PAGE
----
Our latest Mangled Message™ illustrates the messiness of “sausage-making.” Actually, in this case, it is a big mess caused by sausage-mascot-making.
Denny’s recently introduced a new mascot that is intended to be a sausage—a more humanized, hat-wearing sausage.
Much of the intended audience—at least the loud subset of the audience which is active on Twitter—has interpreted it otherwise. Let’s just say that their descriptor rhymes with “bird.” Or “absurd.” And there are a lot of bathroom references. And hashtags such as #literallypoop.
As @Algerrish asked in a tweet, “Why would you do this to yourself? No. Please No.”
I see Mangled Messages arising from time to time due to different types of bad decisions. Sometimes it is a message problem, with content that is dishonest or detached from marketplace realities. At other times it is a problem with the messenger(s), who might be the wrong people to share the story or who do so clumsily. Then there are the management issues that are exposed when a message is too self-focused or is delivered inconsistently across communication channels.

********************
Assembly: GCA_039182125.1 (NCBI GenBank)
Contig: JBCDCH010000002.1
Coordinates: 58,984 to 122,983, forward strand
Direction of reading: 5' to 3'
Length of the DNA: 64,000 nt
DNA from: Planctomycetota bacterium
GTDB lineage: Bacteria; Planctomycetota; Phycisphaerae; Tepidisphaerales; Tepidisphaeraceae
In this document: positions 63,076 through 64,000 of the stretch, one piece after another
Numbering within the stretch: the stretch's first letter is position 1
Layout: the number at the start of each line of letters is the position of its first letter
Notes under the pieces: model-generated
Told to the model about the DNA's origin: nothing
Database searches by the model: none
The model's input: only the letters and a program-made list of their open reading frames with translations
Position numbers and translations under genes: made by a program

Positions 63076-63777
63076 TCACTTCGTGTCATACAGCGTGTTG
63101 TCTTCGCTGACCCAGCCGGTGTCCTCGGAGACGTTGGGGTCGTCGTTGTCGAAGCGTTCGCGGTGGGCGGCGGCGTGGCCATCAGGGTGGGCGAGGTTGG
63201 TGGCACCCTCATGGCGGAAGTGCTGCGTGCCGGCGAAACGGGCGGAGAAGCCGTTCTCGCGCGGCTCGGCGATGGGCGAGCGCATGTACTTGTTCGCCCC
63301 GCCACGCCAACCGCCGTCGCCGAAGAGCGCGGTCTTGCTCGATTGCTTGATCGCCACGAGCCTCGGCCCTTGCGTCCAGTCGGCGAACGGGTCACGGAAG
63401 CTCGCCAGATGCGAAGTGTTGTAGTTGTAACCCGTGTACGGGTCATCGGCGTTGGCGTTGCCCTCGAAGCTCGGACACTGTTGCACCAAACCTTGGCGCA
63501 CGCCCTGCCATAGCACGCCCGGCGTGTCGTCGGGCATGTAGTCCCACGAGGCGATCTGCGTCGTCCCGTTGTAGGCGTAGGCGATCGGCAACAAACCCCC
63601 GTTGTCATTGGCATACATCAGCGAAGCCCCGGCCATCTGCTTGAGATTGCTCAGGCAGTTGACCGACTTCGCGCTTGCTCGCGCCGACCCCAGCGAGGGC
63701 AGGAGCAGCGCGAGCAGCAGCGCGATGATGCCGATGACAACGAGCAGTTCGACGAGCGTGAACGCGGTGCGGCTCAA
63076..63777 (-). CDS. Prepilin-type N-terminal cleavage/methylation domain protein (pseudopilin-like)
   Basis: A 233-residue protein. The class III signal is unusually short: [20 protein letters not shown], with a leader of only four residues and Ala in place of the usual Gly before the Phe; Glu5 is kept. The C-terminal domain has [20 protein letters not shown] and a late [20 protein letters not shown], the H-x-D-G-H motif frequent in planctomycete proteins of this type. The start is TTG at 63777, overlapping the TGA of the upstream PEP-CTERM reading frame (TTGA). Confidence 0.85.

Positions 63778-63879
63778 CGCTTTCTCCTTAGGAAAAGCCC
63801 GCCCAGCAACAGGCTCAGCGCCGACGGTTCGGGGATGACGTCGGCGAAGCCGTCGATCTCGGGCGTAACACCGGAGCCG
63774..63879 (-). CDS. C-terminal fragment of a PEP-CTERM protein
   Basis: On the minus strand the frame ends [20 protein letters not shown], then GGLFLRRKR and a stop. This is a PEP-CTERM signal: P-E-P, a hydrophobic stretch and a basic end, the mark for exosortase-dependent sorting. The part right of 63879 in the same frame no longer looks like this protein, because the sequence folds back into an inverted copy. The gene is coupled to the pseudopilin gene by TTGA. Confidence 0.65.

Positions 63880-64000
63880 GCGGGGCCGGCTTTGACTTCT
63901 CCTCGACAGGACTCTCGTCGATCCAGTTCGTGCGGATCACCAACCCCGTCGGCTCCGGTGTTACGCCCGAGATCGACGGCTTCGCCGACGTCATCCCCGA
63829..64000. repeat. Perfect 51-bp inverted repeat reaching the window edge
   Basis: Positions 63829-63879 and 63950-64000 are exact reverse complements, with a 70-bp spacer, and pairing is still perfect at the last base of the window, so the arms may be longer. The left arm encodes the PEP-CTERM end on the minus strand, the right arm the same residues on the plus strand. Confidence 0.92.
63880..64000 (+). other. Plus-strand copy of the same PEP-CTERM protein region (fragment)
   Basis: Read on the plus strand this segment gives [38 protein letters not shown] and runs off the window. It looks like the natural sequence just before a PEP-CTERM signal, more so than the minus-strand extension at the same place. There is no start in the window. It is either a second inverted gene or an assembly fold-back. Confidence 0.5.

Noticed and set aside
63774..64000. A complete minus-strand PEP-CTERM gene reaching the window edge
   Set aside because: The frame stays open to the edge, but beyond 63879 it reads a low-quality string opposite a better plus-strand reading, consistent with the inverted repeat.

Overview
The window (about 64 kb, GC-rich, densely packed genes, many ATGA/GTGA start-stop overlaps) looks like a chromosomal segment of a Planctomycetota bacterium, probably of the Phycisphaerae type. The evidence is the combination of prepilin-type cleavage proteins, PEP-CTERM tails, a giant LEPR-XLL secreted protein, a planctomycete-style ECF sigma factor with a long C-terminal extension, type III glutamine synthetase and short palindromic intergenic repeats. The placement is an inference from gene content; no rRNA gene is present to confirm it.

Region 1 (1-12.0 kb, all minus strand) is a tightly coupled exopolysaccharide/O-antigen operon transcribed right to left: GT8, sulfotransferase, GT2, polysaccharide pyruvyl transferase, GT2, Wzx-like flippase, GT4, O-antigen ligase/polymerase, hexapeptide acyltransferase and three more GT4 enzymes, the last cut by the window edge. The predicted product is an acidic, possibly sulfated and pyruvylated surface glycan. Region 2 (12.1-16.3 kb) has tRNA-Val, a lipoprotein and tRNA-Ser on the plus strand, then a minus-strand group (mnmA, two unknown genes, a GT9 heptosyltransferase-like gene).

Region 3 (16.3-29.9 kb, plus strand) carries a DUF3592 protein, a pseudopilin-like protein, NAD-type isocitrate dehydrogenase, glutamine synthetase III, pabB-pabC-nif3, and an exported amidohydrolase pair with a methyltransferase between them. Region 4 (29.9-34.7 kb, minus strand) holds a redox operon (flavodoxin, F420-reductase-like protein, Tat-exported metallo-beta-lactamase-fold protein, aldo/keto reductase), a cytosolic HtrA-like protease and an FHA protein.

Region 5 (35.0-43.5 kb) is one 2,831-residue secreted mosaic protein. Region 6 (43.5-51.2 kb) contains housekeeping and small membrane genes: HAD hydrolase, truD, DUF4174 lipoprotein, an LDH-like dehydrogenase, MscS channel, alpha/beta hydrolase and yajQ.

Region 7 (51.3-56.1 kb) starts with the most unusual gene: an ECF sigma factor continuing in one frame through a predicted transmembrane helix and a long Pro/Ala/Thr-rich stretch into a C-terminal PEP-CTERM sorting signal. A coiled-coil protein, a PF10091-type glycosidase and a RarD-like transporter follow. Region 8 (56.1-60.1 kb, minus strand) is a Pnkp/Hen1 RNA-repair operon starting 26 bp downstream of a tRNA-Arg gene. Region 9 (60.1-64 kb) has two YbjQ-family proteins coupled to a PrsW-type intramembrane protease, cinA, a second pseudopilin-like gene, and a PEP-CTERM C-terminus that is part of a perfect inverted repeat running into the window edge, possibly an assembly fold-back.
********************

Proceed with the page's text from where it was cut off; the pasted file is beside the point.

In the case of Denny’s, there is clearly a message problem. Did no one test this sausage mascot with real people before placing it in their locations?
As @OriginalPSP tweeted, “Someone should have informed Denny’s that their new mascot doesn’t actually resemble a sausage.”
I’m sure the intentions were good. But the reality of implementation…well, it stunk.
And I managed to get through this post without sharing a “link.” (Sorry.)
Jim Karrh, Ph.D. shows companies how to communicate effectively – and consistently – with customers.